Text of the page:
At the stroke of midnight tonight, the estate tax will expire. While the House of Representatives passed a stop-gap measure in early December extending the current 45% rate and $3.5 exemption to 2010, Senate Republicans and Democrats have been unable to agree on a temporary "fix" keeping the tax in place. As a result, there will be no tax on estates of those dying during 2010. Now, Congress can presumably act to reinstate the tax retroactively in 2010, but such action is certainly not guaranteed, and will undoubtedly result in litigation for families of those who die with taxable estates in the interim.
Without an estate tax in 2010, a very wealthy families will have reason to celebrate, but taxpayers of more modest means will pay capital gains on inherited assets, because along with the elimination of the estate tax the unlimited step-up in basis was also eliminated for estates larger than $1.2 million. This means that estate executors will face additional and confusing administrative burdens. A retroactive change in the law in 2010 will result in extensive litigation.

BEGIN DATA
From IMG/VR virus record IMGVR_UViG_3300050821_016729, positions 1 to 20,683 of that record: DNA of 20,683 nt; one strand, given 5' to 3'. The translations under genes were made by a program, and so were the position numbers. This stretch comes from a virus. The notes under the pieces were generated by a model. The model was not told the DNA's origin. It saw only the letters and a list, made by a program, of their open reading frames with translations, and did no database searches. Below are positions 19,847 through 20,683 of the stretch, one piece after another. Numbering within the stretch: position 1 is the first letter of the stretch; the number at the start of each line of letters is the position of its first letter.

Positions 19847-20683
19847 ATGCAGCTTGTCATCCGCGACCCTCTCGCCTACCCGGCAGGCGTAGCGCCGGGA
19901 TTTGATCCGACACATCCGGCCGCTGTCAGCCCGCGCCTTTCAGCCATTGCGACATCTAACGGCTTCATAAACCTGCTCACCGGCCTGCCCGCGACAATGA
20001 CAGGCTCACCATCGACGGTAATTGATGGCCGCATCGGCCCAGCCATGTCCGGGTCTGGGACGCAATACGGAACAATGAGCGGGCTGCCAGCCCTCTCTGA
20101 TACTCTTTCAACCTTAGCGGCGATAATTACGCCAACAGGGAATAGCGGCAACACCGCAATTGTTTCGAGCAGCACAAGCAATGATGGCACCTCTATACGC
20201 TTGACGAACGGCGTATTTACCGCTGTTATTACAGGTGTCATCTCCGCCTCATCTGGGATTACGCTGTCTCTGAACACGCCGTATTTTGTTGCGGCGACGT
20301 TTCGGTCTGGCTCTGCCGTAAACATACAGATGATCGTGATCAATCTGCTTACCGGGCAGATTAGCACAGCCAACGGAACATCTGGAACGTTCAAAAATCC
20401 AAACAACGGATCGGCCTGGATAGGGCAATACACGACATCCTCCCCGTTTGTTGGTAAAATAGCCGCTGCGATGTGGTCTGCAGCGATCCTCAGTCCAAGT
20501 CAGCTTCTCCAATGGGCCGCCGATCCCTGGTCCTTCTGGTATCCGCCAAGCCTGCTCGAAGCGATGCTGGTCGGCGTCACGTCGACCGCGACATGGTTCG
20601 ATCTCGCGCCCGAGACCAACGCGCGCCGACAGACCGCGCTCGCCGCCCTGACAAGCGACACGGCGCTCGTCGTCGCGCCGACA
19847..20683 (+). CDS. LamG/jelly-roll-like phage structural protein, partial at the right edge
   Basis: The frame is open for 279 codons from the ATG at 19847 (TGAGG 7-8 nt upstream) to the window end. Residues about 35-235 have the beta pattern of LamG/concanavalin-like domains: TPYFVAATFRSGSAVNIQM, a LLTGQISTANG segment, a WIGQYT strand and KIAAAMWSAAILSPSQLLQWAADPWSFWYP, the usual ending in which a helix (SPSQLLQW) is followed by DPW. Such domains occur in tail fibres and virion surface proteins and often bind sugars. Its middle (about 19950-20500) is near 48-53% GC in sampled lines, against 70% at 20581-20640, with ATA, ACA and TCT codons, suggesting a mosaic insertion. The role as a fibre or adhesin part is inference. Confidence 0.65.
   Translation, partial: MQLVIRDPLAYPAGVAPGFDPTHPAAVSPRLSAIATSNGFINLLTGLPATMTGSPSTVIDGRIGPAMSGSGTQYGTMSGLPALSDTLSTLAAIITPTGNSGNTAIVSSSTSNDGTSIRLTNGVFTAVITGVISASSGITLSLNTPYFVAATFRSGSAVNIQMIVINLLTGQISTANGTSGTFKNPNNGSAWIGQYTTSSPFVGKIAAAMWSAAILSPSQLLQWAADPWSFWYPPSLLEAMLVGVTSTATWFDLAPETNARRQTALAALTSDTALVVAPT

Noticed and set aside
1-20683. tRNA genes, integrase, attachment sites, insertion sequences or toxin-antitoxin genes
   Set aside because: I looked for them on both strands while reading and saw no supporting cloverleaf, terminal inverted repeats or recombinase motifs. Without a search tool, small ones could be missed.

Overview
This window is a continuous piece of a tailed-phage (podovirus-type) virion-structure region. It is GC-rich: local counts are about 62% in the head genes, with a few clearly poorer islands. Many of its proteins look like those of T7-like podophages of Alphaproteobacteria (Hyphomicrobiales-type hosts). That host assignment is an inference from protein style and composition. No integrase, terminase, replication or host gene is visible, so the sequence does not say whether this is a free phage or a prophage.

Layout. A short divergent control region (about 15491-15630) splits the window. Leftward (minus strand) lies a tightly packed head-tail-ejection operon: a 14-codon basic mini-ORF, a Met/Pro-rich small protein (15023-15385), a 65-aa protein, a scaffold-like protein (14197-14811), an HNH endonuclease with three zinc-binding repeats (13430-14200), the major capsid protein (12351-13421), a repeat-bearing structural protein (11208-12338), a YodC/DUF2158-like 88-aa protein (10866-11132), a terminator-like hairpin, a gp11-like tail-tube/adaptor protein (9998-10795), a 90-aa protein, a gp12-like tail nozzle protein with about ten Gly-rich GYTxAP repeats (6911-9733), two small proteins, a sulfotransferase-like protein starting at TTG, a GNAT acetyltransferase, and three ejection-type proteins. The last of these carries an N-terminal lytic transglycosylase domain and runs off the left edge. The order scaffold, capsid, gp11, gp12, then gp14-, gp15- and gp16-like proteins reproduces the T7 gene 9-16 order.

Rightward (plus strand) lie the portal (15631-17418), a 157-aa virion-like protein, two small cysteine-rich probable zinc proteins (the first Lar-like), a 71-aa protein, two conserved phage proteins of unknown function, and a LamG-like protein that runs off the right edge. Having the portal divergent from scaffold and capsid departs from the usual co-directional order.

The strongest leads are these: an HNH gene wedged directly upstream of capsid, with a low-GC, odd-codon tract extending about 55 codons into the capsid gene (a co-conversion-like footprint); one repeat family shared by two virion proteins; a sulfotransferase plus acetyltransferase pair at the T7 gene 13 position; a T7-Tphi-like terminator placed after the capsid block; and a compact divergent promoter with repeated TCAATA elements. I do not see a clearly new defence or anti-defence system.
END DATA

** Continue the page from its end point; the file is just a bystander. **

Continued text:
While on the surface, this would appear to be good news for wealthy families, the celebration will be short-lived even if congress does not act to restore the tax, because the estate tax will be restored in
2011 at a rate of 55 percent on estates of $1 million or more beginning January 1, 2011. This means that tens of thousands of families will owe estate tax in 2011 and beyond, who would have owed no tax had they died in 2009 or 2010.
Sen. Baucus has pledged to try to restore the estate tax retroactively in 2010. This would undo the capital gains increase, but it could also create fertile ground for lawsuits by those whose family members die between January 1, 2010, and the date when any retroactive law is enacted.